Looking down from Mt Tamalpais, downtown San Francisco and the Bay Bridge poke through a hole in the fog layer.

7:55am, 38 miles, 5000 feet

There was a checkpoint at the top of Mt Tam where the event officials recorded all the rider numbers. This would be used to ensure that riders properly adhered to the route and there were several other checkpoints on the course. From here, the route left the sunny mountain peaks and plunged through the fog layer to the ocean coast below. We rode north on Highway 1, up and down along the cliffs above the Pacific in the cold mist. There was no food at the checkpoint but there was a proper rest stop at the bottom of the descent. Again, I kept my stay there brief, eating quickly and leaving.

We continued north on Highway 1 for a long stretch before turning back inland and climbing some smaller hills to the third rest stop. I took a few pictures and videos, but not as much as usual. The roads were either winding and rough, requiring both hands on the handlebars, or they were narrow and had significant traffic, requiring full attention.

11:12am, 85 miles, 6500 feet

The third rest stop was a bigger one. I was tempted to stay longer, but I did not have that luxury. The difficulty of this route is not just the length and hills, but the strict time limits. Most of the other rides I have done also had time limits, but those were much more generous. For this event, I had to keep a strong pace and minimize my rests to have any hope of finishing within the given time window. To this point, I was keeping good time and it looked like I had a comfortable cushion.

After this stop, the route crossed a significant hill (nicknamed the "Marshall Wall") to head back towards the coast and to Highway 1 again. This is where we first encountered the wildcard that would be the biggest challenge of the ride — a vicious headwind. The next 40 miles of the route were predominantly towards the northwest, and directly into the wind. At times it was a crosswind, and we had to lean our bicycles into the wind just to ride in a straight line and avoid being blown across the lane.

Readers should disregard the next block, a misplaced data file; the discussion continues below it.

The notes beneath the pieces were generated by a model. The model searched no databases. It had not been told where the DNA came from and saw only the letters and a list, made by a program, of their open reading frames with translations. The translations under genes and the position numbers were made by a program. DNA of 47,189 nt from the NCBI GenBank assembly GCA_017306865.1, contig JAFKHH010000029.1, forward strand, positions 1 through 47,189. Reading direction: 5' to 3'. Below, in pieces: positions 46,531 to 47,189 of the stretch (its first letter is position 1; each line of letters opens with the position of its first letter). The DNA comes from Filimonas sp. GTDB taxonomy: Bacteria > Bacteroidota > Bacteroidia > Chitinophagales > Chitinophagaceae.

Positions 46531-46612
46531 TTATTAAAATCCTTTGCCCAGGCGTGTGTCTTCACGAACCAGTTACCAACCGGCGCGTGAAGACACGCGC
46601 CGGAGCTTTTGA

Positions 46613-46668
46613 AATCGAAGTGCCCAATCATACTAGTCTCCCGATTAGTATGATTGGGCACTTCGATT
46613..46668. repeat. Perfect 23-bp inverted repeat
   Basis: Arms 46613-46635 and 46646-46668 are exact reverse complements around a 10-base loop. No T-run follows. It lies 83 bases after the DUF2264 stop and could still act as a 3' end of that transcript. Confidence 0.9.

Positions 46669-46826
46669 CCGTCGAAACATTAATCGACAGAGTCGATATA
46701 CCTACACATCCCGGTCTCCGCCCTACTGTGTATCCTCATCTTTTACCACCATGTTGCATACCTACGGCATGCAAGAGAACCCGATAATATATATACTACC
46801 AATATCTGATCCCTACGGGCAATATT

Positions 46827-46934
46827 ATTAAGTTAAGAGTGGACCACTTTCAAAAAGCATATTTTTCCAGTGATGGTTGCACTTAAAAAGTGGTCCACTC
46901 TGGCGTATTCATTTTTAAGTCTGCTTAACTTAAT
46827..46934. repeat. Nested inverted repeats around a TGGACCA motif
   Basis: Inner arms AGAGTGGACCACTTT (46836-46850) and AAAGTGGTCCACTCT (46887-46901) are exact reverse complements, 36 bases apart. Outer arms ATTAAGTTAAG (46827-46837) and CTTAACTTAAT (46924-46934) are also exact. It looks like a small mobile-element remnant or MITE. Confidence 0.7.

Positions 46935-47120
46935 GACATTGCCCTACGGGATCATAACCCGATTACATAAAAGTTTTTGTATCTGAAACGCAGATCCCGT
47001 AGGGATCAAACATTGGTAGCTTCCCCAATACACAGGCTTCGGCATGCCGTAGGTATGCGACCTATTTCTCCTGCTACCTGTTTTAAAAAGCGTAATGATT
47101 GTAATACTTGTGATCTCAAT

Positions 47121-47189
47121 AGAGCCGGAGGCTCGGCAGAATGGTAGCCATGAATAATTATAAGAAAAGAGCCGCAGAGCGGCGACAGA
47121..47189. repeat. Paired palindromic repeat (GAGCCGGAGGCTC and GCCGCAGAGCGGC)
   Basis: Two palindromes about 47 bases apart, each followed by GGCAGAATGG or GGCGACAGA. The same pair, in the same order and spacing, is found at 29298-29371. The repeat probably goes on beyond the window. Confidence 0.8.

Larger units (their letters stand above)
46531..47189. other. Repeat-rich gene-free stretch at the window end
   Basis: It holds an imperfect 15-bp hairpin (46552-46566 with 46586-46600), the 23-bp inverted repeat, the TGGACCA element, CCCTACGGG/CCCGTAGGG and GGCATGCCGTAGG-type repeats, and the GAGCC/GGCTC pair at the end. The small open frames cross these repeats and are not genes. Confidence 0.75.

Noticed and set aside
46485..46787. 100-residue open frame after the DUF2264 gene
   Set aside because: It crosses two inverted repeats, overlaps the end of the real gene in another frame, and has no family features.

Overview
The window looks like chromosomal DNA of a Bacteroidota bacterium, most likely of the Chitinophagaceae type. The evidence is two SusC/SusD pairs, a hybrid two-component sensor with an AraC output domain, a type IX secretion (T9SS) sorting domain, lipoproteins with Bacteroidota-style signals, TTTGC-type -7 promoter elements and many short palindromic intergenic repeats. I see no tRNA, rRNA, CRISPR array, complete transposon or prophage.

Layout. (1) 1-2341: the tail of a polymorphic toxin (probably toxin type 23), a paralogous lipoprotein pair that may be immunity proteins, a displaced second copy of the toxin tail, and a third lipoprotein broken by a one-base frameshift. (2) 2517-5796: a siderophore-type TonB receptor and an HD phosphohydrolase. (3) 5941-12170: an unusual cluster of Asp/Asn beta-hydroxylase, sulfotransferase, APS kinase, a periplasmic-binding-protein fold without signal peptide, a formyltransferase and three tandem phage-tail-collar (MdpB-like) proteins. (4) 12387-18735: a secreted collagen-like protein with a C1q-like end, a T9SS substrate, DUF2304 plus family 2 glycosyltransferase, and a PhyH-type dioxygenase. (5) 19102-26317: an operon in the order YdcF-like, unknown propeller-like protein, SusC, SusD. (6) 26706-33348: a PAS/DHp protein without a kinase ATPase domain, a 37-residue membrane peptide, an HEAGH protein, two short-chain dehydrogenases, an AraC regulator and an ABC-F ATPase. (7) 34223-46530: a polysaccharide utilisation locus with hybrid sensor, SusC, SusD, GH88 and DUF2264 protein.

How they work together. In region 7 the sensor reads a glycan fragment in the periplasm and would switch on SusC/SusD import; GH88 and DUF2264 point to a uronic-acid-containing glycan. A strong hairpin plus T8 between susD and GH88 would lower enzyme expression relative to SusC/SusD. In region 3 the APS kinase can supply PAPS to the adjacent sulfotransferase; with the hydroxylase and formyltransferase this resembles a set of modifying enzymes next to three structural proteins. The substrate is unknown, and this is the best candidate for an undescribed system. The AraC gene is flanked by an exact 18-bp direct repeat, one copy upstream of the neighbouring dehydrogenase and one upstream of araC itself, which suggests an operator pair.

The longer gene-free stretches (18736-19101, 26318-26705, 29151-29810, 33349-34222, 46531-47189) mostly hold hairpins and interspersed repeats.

1:46pm, 114 miles, 9000 feet

I reached the next rest stop exhausted from the constant wind. This was the lunch stop so I ate more and rested more (30 minutes) than I had previously. I left the stop at 2:15, which was significant because riders needed to leave by 2:30 to be permitted to continue with the full 200 mile course. Whereas earlier I was comfortable with my time, now I was getting concerned. I was slowed tremendously by the headwind. The next challenge would be the steepest road of the route — Coleman Valley Road. Fortunately, this would be the last challenging climb. I paused for two minutes when I approached it to let my energy level rebuild. I was able to muscle my way up the incline with slow but steady pace, not requiring me to stand and pedal.

There was another official checkpoint at the top. I asked the volunteer how many people had passed by before me and he said roughly 60%. I was not as far behind the pack as I thought. From here the the route turns back south and the wind becomes a tailwind. Unfortunately, the help provided by the tailwind is never as much as the penalty inflicted by the headwind, still the extra push was appreciated.

I was now feeling more encouraged since the steepest hills were finished and now the route was heading back south with the wind. The next cutoff is the required finish time by 10:00pm, after which the support crew requires riders to accept rides back to the end point. There was still a lot of time left, but there were still many miles to cover.

5:20pm, 143 miles, 11000 feet

The route returned to the same spot of the previous rest stop. This time I again tried to minimize my rest time. Shortly after continuing, I was hit by a wave of sleepiness. This was a new experience because it was not a symptom of exhaustion, because my energy level had not dropped. I was overcome by the strong urge to stop and take a short nap. But there were two problems with this — I was in the middle of farmland with no parks or similar places to stop and rest, plus I just did not have the time to spare. Now my mood again swung negative. I felt like there was no way for me to finish on time. (It is not unusual for endurance athletes to experience wide mood swings as the toll of physical and mental exertion cause moods to fluctuate.)